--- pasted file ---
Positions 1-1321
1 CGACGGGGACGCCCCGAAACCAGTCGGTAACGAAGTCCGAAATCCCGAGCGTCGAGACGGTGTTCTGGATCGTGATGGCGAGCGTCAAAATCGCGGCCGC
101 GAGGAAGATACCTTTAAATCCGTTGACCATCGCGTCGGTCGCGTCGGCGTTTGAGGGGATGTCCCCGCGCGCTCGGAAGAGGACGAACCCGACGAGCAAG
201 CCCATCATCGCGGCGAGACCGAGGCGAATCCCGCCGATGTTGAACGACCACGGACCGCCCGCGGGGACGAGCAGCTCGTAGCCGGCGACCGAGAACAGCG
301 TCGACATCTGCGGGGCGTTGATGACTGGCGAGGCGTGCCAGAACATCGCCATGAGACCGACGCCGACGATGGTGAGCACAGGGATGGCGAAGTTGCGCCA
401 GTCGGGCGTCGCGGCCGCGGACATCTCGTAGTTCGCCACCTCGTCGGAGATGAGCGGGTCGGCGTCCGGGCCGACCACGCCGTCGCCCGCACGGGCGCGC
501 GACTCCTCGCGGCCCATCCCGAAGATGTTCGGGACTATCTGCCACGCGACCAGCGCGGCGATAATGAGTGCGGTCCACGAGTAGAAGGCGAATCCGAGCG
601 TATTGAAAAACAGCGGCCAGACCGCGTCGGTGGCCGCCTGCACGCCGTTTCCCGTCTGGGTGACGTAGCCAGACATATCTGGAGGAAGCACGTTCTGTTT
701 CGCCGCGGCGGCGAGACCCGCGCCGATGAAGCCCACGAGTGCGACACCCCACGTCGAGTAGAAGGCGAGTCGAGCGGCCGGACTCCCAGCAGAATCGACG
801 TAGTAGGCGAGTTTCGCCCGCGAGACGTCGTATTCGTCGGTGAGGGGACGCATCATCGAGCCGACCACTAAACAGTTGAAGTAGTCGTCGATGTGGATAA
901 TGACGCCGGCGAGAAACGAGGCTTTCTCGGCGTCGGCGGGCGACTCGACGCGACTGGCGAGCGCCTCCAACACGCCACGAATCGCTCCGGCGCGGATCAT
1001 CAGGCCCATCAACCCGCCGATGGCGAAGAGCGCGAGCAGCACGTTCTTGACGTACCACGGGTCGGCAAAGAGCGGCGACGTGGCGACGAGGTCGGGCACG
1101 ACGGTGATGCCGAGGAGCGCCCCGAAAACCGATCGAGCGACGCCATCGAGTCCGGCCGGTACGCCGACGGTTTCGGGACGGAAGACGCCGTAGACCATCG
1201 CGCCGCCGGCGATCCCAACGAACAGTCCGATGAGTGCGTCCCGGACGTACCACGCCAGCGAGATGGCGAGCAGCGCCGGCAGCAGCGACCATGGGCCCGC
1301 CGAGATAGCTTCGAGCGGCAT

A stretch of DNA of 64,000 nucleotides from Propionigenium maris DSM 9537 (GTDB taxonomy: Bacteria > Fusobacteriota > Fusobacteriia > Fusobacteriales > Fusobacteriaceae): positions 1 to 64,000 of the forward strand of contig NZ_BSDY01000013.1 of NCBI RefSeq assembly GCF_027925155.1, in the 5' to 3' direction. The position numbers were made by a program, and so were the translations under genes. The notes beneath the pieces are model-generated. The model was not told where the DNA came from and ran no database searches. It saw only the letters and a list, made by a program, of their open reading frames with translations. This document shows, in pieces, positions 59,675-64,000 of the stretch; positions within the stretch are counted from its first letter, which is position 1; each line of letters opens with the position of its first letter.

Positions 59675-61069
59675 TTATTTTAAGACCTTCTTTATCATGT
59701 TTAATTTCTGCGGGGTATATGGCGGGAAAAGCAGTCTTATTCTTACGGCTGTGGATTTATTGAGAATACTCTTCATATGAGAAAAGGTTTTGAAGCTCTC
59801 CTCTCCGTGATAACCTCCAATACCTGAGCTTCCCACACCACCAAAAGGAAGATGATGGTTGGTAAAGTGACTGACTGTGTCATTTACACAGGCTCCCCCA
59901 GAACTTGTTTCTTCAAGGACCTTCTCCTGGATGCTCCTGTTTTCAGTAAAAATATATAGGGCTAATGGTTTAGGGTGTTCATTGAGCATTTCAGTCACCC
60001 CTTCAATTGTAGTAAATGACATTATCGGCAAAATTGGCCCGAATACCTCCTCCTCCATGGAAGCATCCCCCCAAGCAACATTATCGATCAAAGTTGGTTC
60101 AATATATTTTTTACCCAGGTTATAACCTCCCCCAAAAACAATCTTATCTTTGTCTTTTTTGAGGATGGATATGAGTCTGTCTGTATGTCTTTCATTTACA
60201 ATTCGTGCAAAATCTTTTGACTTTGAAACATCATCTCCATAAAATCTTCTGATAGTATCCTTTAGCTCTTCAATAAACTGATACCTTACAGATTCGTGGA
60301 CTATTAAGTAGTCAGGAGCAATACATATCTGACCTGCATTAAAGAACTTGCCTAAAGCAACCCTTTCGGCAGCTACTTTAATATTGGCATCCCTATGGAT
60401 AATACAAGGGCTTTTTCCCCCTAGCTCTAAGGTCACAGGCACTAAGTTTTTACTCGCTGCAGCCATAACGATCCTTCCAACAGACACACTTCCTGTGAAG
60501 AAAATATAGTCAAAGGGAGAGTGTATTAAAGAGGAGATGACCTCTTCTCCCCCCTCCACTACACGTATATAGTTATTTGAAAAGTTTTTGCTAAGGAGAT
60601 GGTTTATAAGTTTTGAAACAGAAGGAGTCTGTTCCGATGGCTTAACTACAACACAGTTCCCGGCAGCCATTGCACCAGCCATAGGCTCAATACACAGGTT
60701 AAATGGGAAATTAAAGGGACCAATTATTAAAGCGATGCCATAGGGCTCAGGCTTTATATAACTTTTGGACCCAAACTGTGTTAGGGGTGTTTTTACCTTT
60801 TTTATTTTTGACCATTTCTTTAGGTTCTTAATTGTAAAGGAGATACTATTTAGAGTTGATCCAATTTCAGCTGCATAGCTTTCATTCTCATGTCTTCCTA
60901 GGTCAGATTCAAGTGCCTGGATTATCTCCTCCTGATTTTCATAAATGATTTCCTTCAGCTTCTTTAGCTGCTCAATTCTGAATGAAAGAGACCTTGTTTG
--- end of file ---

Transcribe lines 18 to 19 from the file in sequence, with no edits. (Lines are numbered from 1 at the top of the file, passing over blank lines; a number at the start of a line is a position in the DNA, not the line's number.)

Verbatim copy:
59675 TTATTTTAAGACCTTCTTTATCATGT
59701 TTAATTTCTGCGGGGTATATGGCGGGAAAAGCAGTCTTATTCTTACGGCTGTGGATTTATTGAGAATACTCTTCATATGAGAAAAGGTTTTGAAGCTCTC